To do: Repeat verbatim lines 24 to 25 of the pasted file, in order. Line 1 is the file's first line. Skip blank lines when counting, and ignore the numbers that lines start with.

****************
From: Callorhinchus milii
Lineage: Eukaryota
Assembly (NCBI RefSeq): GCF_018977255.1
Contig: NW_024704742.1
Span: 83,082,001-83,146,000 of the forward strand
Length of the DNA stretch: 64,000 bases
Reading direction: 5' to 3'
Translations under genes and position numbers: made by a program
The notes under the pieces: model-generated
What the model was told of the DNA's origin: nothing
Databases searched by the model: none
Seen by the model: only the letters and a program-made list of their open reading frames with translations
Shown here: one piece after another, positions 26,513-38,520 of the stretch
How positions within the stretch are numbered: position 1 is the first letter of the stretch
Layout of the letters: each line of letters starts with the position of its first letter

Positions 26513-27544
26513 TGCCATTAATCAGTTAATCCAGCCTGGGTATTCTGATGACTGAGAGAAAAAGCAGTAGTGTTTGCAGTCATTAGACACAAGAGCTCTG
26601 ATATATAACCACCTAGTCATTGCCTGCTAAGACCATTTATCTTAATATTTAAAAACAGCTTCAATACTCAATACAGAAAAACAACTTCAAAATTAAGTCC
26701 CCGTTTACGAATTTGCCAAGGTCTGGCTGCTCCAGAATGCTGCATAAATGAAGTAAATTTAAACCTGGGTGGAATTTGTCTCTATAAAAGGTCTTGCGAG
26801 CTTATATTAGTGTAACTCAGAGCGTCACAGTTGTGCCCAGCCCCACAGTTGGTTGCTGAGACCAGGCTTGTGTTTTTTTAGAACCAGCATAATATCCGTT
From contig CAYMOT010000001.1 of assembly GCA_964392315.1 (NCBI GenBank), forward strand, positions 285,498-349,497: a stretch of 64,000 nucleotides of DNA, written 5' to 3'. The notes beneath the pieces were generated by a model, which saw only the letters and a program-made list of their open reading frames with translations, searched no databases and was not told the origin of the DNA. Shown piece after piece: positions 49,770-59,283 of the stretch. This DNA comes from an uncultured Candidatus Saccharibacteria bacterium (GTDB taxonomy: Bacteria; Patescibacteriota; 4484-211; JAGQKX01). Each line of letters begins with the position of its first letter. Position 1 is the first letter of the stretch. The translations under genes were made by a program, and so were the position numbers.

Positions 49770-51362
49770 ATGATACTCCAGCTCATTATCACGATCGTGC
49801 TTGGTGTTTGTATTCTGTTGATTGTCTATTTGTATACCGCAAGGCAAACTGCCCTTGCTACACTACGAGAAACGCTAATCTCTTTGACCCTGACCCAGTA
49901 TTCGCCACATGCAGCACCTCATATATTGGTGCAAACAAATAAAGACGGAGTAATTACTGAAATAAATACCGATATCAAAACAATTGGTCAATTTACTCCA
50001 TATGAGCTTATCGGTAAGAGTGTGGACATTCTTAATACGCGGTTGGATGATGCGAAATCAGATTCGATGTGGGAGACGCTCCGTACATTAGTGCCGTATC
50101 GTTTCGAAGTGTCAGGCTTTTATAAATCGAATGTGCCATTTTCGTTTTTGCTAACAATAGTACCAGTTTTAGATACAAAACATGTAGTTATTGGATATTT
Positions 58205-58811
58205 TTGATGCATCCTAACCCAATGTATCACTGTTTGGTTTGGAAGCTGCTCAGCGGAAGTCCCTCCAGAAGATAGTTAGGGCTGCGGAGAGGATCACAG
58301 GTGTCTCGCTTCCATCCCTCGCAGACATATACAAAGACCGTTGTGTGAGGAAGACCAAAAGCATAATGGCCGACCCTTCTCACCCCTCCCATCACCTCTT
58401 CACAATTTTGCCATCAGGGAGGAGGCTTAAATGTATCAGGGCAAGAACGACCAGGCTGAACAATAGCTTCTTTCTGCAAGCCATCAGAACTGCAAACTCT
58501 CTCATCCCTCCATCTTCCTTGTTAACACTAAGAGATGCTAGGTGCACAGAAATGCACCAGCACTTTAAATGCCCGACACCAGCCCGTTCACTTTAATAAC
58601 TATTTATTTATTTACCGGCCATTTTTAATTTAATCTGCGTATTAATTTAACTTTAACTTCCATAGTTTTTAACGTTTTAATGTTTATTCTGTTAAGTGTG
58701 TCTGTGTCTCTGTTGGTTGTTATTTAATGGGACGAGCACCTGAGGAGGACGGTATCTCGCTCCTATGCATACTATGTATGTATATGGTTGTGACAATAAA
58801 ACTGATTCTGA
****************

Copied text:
49801 TTGGTGTTTGTATTCTGTTGATTGTCTATTTGTATACCGCAAGGCAAACTGCCCTTGCTACACTACGAGAAACGCTAATCTCTTTGACCCTGACCCAGTA
49901 TTCGCCACATGCAGCACCTCATATATTGGTGCAAACAAATAAAGACGGAGTAATTACTGAAATAAATACCGATATCAAAACAATTGGTCAATTTACTCCA